In early June, after I came back from the industries premier display conference known as SID, I shared in my PC Mag column some of the significant developments I saw there in flexible displays. The two major players who were very vocal about their breakthrough flexible displays were Visionox and BOE.
However, while I was at the show, I was told that Samsung was showing a new flexible display to some of their customers in closed-door meetings but was not sharing any info on this product publicly just yet. However, I was told to stay tuned.
Well, in late July 2018, Samsung officially pulled the covers off of their version of a flexible display and announced that it was targeted for use on smartphones but hinted that their flexible display could end up being used in other devices too. The devices they focused this new display for beyond smartphones include use in vehicles, portable gaming consoles, tablets and mobile military devices. The press release stated that it had received a special certification from UL and met the military specifications for durability and difficulty to break or crack.
My colleague at PC Mag, Matthew Humphries, wrote about this in a recent column and pointed out that “The new display is a combination of flexible OLED panel and strong plastic cover, with certification from Underwriters Laboratories backing up the unbreakable claim. It’s so strong, and no damage was visible after 26 drop tests from a height of 4 feet.”
Regarding new flexible displays, this is very encouraging. It suggests that we are getting closer to having mobile devices that can use flexible screens, which could mean many new innovative mobile devices over the next 2-5 years. Moreover, the competition between BOE, Visionox, Samsung and eventually LG will only keep all of them on their toes and push for superior flexibility and in turn, more innovative designs.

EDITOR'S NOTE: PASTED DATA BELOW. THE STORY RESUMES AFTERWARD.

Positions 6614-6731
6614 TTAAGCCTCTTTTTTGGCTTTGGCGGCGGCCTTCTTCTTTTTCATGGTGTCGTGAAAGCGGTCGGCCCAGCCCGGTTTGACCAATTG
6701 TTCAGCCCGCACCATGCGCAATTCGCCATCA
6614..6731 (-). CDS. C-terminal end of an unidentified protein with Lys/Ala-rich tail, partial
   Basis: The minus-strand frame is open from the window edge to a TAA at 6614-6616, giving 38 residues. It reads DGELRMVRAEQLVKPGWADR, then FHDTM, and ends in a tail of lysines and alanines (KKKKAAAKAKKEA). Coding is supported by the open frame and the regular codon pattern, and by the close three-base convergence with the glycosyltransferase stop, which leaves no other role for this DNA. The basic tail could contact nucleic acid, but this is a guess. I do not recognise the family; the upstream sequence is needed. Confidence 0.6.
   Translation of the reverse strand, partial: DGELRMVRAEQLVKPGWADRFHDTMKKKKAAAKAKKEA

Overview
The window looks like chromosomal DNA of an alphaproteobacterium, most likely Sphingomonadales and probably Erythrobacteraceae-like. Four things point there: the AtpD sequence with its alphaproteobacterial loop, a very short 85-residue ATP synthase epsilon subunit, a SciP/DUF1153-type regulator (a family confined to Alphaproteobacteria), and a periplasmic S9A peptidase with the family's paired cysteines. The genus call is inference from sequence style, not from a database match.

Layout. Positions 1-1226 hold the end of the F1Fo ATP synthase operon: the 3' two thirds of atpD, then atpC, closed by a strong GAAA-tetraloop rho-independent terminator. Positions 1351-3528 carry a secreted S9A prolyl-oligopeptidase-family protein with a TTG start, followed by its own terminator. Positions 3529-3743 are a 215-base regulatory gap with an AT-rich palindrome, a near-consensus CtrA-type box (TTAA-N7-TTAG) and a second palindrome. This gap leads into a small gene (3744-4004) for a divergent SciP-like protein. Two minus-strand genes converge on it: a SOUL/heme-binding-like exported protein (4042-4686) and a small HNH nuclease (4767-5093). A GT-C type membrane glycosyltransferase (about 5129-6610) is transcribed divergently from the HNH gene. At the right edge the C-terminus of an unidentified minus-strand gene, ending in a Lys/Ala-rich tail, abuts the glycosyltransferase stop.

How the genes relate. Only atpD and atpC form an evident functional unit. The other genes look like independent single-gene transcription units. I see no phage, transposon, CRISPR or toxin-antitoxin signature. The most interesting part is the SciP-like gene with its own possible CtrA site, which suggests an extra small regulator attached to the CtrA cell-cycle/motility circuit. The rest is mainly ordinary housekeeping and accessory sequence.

While I view their advancement in flexible displays as a positive, I am concerned with their decision to use plastic as a cover for this new display. Historically, plastic has not performed well given it is prone to scratches and does not deliver the clarity you get from glass covers. Motorola found this out when they used a plastic sheet in their Moto Z2 Force phones called Shatter-shield that was not well received. The replacement cover was cheap, but it was prone to scratches and peeling.
Also, Samsung used a plastic display on the Galaxy Active Tab 2, and the reviews were not the favorable due to scratching and problems with optical clarity.
Interestingly, also in late July, Corning invited a lot of analysts and media to their Sunnyvale, CA campus to launch Gorilla Glass 6. PC Mag was there to cover this launch and my colleague Michael Kan shared the details of the virtues of the new Gorilla Glass 6.
As he points out, Gorilla Glass 6 is twice as durable as Gorilla Glass 5 and has an extra level of armor that helps the glass survive repeated drops from higher heights. Corning says on average the new lens can withstand 15 falls at the height of 1 meter (3.2 feet). An even more impressive test we saw was a drop from about 8-9 feet in which the smartphone they dropped was # 55 from that particular smartphone.
At the event, Corning also pointed out that many smartphone vendors are also wrapping their phones in Gorilla Glass because more and more smartphones are adding multiple antennas and radio signals can easily penetrate glass, while these signals are often thwarted when trying to get through a plastic screen. That is why you most likely will never see a plastic cover on the back of any smartphone, where these radio signals emanate from.
While the scratch resistance is the same as Gorilla Glass 5, I was at the Gorilla Glass 5 launch and watched the repeated, and extensive scratch tests that were done at this event and saw how well it performed. I carry my iPhone X, with a Gorilla Glass screen, in my pocket along with a pocket knife, small pen, and my Apple EarPods and have zero scratches on my phone after ten months of use.
One odd bit from the Samsung flexible display press release is that while it touts the unbreakable nature of their new screen, they said nothing about its ability to withstand scratches. Also, they were even vague on the clarity factor that has always dogged plastic screens.
While they do emphasize a sturdy plastic cover that makes the flexible screen more durable, the issue of scratches and visual clarity needs to be seriously considered by any vendor who decides to use this particular flexible display.